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Lyme Disease Diet

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  • Your Lyme disease diet should primarily be anti-inflammatory, since inflammation is responsible for the majority of its symptoms
  • Generally, you should eat more whole foods that are rich in nutrients

Healing from Lyme disease is usually a very long process. However, making dietary modifications may be one of the best steps you can take on your recovery back to health. According to naturopath Dr. Nicola McFadzean, author of “The Lyme Diet: Nutritional Strategies for Healing from Lyme Disease”:1

“The role of nutrition is central not so much in the actual bug-killing, but in the underlying strength and resilience of your health. Immune support, inflammation management, hormone regulation and detoxification functions can all be vitally influenced by your nutritional intake.”

The diet of individuals with Lyme disease should primarily consist of anti-inflammatory foods, as inflammation is responsible for the majority of symptoms. Here are some of the foods that you should eliminate from your diet:2

  • Refined sugars — Sugar not only feeds the Lyme-causing spirochetes3 but also suppresses your immune system.4 It also feeds Candida, a common Lyme disease co-infection.5 Avoid sugary foods such as soda, candy, baked pastries and fruit juices, to ensure that your immune function is working optimally. Even fruits should be eaten in small servings because they contain fructose, which may be harmful to your health in high amounts.
  • Gluten — Gluten, the protein found in wheat, is one of the main culprits when it comes to inflammation in the body.6 It also causes Celiac disease, an autoimmune disease that damages the small intestine and cause respiratory, skin and gastrointestinal symptoms. About 1 in 100 people today have Celiac disease.7
  • Vegetable oils — Vegetable oils such as soy, corn, sunflower and palm oil contain high amounts of omega-6 fatty acid, which can trigger inflammation. Avoid eating foods that are cooked in these vegetable oils, such as fried fast food meals like French fries and onion rings.8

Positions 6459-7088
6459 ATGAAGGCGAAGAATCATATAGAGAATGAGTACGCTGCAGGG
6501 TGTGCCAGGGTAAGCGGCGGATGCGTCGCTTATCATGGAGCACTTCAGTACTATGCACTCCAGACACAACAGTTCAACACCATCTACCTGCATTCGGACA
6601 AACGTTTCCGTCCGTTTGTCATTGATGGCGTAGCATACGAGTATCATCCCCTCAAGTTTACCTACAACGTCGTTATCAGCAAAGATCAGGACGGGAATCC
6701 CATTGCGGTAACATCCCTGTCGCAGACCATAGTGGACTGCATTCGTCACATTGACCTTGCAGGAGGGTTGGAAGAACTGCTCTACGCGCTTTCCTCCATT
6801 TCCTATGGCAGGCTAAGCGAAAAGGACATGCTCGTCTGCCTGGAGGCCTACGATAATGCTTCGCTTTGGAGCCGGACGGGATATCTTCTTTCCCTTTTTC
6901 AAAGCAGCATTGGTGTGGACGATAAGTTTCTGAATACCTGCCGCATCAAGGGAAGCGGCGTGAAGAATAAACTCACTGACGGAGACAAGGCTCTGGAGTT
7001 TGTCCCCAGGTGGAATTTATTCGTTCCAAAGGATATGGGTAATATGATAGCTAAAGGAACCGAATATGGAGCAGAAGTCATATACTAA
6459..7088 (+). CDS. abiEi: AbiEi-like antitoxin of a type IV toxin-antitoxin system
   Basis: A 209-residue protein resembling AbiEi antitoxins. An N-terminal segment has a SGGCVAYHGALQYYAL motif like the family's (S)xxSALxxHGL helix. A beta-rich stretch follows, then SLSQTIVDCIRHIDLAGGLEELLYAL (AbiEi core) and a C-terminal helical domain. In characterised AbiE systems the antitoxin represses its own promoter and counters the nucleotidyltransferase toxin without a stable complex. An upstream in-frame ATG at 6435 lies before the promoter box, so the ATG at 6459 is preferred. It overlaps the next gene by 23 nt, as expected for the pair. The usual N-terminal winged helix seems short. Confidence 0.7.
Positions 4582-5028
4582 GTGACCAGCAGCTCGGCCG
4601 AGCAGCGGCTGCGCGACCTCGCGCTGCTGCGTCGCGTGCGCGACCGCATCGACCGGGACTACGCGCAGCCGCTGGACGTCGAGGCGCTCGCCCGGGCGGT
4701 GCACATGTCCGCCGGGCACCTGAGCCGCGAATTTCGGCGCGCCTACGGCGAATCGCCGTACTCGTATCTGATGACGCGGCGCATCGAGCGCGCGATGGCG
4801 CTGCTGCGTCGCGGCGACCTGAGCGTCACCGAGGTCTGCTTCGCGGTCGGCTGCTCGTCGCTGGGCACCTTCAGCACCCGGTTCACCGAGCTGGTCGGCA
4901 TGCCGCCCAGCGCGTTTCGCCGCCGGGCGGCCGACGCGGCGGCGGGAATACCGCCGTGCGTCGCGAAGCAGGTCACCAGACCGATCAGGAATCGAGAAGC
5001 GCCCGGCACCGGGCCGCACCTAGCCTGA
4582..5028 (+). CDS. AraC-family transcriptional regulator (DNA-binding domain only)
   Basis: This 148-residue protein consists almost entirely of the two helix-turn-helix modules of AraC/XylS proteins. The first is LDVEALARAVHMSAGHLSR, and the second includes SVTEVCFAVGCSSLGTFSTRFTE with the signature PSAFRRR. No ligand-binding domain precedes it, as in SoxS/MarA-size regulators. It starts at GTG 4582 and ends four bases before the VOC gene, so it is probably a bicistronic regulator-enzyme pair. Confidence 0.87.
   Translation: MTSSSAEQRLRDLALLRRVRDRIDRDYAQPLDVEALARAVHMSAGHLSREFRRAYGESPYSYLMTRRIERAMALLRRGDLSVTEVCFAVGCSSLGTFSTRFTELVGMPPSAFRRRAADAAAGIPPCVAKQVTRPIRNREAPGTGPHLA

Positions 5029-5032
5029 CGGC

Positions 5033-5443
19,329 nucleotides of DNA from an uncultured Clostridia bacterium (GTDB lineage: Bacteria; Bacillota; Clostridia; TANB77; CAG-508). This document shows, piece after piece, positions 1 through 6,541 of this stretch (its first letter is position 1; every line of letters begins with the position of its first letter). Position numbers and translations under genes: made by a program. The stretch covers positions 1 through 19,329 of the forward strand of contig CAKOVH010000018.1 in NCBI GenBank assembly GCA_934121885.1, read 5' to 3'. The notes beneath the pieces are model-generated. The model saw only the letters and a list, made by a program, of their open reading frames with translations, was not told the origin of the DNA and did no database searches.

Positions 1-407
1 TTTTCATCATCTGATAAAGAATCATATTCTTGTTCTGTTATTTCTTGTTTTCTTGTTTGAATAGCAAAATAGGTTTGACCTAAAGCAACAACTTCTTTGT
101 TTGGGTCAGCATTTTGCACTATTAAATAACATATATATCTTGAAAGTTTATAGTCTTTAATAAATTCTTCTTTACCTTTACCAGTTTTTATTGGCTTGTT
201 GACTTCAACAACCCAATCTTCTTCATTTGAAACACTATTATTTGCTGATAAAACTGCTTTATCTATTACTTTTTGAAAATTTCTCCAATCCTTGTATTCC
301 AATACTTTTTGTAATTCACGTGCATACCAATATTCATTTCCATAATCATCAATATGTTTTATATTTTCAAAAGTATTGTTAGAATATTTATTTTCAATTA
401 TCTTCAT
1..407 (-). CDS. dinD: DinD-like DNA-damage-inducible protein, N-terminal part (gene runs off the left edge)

What You Should Be Eating to Help With Lyme Recovery

Now that you’re aware of the foods to avoid, you need to learn the ones that you should include in your diet. Generally, you should eat more nutritious whole foods that can help boost your immune system, including:

  • Animal-based omega-3 fat — Omega-3 fats may help reduce inflammation in the body.9 One of the good sources of this is fatty fish such as wild Alaskan salmon. Make sure the fish you are eating is wild-caught and free of antibiotics, hormones, pesticides and other chemicals.
  • Fermented vegetables and other traditionally cultured foods To ensure that your immune system is functioning at its peak, you should optimize your gut flora.10 Remember that most inflammatory diseases begin in the gut due to an imbalanced microbiome.
  • Leafy greens — Dark leafy greens like spinach, kale and collard greens contain powerful antioxidants, carotenoids and flavonoids, all of which may help protect against cellular damage. This assists in addressing joint pain, a very common symptom of Lyme disease.11,12

If you have limited access to nutritious whole foods, taking a dietary supplement would be beneficial. For instance, you can take a krill oil supplement to help fight inflammation.13 There are also high-quality probiotic supplements that can assist in boosting your immune system.14 Supplementing with the antioxidant astaxanthin may also help relieve joint pain and neutralize inflammation-causing toxins.15,16


Lyme Disease: Introduction

What Is Lyme Disease?

Is Lyme Disease Contagious?

Lyme Disease Causes

Lyme Disease Stages

Lyme Disease Symptoms

Lyme Disease Treatment

Lyme Disease Prevention

Lyme Disease Test

Lyme Disease Diet

Lyme Disease FAQ

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